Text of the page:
The number of “last resort” arbitrations in contract disputes between commissioners and providers for 2016-17 contracts was almost double that of the previous year, HSJ can reveal.

Gesticulating hands in meeting

Meeting, boardroom

Figures released under the Freedom of Information Act show the number of arbitrations increased from seven in 2015-16 to 13 in 2016-17.

Formal arbitration is organised when providers and commissioners fail to reach an agreement on contracting and mediation by NHS Improvement and NHS England has failed.

The first stage is judgement by a regional panel of the two regulators. If parties still cannot agree then the issues are referred to an independent panel.

In 2015-16, seven cases were considered by regional panels.

In 2016-17 seven panels were convened and a further six cases were sent to an independent panel. The panels sat in April and May and covered 16 issues.

NHS Improvement would not disclose any details of the location, issues or results of the process. It said doing this would discourage trusts from participating in the process, “particularly NHS foundation trusts, for whom participation in arbitration is voluntary”.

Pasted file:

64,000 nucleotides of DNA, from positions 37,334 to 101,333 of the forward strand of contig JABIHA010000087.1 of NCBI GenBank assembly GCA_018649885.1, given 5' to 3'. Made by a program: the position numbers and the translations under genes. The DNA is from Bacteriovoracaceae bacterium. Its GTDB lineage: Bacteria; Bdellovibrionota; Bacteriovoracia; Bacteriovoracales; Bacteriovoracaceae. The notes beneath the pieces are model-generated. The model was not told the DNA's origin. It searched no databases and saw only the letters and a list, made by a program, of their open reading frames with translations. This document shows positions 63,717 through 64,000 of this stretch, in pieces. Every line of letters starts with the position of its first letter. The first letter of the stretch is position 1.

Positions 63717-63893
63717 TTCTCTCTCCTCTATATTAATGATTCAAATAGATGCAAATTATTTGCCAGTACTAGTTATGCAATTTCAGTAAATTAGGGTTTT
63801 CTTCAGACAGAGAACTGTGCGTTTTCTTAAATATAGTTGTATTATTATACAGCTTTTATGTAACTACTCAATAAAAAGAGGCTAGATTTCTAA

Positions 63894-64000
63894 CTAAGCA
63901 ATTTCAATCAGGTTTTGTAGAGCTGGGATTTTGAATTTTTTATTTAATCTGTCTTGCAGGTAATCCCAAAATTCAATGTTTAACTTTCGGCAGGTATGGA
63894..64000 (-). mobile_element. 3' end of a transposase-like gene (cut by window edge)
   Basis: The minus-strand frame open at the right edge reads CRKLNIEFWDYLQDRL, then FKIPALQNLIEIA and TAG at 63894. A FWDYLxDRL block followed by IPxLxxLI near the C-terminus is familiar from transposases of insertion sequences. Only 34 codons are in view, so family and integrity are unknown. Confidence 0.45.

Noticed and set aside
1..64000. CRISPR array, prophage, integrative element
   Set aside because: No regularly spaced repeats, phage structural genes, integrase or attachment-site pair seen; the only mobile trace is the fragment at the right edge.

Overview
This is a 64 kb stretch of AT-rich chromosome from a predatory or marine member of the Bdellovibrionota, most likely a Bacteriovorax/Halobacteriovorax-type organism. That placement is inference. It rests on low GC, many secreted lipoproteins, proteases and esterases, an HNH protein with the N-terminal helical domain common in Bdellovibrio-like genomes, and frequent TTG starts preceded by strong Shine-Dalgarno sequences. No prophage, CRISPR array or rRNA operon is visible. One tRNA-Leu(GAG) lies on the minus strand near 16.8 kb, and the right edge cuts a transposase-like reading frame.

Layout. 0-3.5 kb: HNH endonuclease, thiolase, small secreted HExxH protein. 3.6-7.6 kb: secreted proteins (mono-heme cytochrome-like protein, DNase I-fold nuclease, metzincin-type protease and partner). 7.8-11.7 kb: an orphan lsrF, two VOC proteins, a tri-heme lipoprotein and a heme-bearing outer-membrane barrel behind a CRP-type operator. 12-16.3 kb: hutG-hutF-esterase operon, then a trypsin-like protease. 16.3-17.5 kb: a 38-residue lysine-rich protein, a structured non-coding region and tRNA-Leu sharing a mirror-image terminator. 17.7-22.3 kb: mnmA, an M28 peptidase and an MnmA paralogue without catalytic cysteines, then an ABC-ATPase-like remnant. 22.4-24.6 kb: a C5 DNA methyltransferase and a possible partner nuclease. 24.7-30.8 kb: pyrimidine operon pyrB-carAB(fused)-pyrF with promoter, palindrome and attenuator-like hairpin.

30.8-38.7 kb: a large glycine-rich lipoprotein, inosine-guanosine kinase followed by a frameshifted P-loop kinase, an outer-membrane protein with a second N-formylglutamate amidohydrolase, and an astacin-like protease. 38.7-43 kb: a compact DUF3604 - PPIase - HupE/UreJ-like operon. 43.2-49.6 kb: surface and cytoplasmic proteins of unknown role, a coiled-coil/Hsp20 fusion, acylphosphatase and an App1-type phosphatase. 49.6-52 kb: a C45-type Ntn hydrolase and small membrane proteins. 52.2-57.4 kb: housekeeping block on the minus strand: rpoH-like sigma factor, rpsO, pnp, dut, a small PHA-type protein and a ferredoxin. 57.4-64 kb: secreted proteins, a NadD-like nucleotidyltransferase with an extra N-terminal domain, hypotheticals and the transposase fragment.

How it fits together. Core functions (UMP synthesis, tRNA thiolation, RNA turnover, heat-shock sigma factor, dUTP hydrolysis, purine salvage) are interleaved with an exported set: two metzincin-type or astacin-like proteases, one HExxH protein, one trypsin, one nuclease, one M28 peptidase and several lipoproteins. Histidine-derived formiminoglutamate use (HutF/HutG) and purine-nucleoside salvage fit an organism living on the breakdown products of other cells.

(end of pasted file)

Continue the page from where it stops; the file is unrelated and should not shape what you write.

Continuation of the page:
The seven cases in 2015-16 all involved non-FTs.

HSJ has seen the report of one independent review of contracting dispute, between Lewisham and Greenwich Trust and its main commissioners.

The document said an audit had not proved there was a “systematic problem” with the way the trust billed clinical commissioning groups for accident and emergency admissions.

Commissioners had alleged that “inappropriate admissions” coding had included charging for patients who were waiting for patient transport to get home.

No official information is available yet on the current contracting round, covering 2017-18 and 2018-19. NHS organisations were told to agree deals by 23 December and given strong encouragement to avoid arbitration.